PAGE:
Last modified on 20 September 2008, at 17:12

Combinatorics/Congruences

The basic facts about congruences can be found in any Number Theory book. We will merely review them here. For details please consult any standard text on number theory.

For any integer n\ge 2 we say that two integers a and b are congruent modulo n or a\equiv b\pmod{n} if n divides the difference a-b.

For example, 5 and 11 are congruent modulo 3:

11≡5(mod 3) because 11 − 5 gives 6, which is divisible by 3. Or, equally, both numbers give the same remainder when divided by 3:

11 = 3×3 + 2 5 = 1×3 + 2

If a1 ≡ b1 (mod n) and a2 ≡ b2 (mod n) then a1 + a2 ≡ b1 + b2 (mod n) and a1a2 ≡ b1b2 (mod n) This turns the congruence (mod n) into an equivalence on the ring of all integers. The equivalence class of the integer a, denoted by \overline{a}_n, is the set \left\{\ldots, a - 2n, a - n, a, a + n, a + 2n, \ldots \right\}. This set, consisting of the integers congruent to a modulo n, is called the congruence class or residue class of a modulo n. Another notation for this congruence class, which requires that in the context the modulus is known, is \displaystyle [a].

The set of congruence classes modulo n is denoted as \mathbb{Z}/n\mathbb{Z} (or, alternatively, \mathbb{Z}/n or \mathbb{Z}_n) and defined by:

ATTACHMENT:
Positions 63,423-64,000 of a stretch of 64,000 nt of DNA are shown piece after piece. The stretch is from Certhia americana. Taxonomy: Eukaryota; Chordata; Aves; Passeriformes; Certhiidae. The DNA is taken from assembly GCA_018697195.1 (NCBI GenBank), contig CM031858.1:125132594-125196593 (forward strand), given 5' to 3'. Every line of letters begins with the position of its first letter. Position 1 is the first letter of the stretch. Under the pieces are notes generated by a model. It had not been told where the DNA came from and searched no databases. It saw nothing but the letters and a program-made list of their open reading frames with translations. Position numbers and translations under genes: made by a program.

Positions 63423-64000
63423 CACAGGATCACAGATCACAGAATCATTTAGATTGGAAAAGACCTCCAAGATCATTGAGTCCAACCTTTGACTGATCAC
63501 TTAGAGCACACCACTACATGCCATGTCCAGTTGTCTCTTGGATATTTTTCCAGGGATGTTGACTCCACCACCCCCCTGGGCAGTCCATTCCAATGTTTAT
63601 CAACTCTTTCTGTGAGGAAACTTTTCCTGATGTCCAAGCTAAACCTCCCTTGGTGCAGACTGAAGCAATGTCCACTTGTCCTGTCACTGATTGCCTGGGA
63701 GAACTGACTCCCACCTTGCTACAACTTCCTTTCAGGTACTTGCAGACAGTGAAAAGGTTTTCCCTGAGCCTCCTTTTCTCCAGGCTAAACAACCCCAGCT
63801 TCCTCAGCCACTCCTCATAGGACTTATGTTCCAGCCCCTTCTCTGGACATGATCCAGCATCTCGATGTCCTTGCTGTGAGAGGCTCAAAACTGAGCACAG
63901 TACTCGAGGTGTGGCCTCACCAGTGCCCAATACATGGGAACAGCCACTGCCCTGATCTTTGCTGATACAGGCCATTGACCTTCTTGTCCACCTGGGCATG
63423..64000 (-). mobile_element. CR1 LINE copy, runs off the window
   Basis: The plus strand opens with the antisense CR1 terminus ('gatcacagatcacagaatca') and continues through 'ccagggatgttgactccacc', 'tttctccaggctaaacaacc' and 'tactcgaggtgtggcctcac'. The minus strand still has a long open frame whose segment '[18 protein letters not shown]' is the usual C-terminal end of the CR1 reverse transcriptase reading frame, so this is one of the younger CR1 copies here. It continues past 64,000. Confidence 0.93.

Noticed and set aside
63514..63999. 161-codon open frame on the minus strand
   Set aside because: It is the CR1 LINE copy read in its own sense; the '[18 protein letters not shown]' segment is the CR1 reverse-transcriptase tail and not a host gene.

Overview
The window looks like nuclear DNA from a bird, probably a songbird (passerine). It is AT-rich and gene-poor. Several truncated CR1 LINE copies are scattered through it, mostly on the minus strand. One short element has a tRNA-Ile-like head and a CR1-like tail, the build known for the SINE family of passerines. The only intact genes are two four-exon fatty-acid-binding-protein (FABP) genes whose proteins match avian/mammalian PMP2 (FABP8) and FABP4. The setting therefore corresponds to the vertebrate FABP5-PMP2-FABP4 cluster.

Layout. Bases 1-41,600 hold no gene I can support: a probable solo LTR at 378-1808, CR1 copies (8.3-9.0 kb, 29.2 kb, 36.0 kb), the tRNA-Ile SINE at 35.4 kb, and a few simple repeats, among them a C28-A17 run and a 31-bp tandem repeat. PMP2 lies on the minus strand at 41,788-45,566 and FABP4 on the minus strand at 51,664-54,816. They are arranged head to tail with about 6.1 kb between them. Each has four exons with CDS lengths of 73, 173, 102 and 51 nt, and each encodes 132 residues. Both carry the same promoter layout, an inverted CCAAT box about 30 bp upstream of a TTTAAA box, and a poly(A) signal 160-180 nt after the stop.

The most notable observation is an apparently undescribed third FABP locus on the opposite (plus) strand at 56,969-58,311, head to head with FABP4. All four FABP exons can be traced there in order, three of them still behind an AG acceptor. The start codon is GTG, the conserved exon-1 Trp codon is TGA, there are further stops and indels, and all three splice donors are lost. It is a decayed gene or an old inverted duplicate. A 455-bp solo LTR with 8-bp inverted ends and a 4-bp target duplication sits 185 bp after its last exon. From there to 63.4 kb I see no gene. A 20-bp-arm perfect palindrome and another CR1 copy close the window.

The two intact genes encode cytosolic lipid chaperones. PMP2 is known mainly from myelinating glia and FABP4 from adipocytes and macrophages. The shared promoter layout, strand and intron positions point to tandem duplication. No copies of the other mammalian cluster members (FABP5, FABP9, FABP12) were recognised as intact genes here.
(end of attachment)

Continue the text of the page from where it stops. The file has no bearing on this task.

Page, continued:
\mathbb{Z}/n\mathbb{Z} = \left\{ \overline{a}_n | a \in \mathbb{Z}\right\}.

\mathbb{Z}/n\mathbb{Z} has n elements, and can be written as:

\mathbb{Z}/n\mathbb{Z} = \left\{ \overline{0}_n, \overline{1}_n, \overline{2}_n,\ldots, \overline{n-1}_n \right\}.

We can define addition, subtraction, and multiplication on \mathbb{Z}/n\mathbb{Z} by the following rules:

  • \overline{a}_n + \overline{b}_n = \overline{a + b}_n
  • \overline{a}_n - \overline{b}_n = \overline{a - b}_n
  • \overline{a}_n \overline{b}_n = \overline{ab}_n.

The verification that this is a proper definition uses the properties given before.

In this way, \mathbb{Z}/n\mathbb{Z} becomes a commutative ring. In fact, it turns out that \mathbb{Z}/n\mathbb{Z} is a field (which is a special kind of a commutative ring) if and only if n is a prime number.

Fermat's little theorem (not to be confused with Fermat's last theorem) states that if p is a prime number, then for any integer a, a^p - a will be evenly divisible by p. This can be expressed as follows:

a^p \equiv a \pmod{p}\,\!

The totient function \varphi(n) of a positive integer n is defined to be the number of positive integers less than or equal to n that are coprime to n. For example, \varphi(9)=6 since the six numbers 1, 2, 4, 5, 7 and 8 are coprime to 9.

Euler's theorem (also known as the Fermat-Euler theorem or Euler's totient theorem) states that if n is a positive integer and a is coprime to n, then

a^{\varphi (n)} \equiv 1 \pmod{n}

where φ(n) is Euler's totient function and "... ≡ ... (mod n)" denotes congruence modulo n.

The theorem is a generalization of Fermat's little theorem.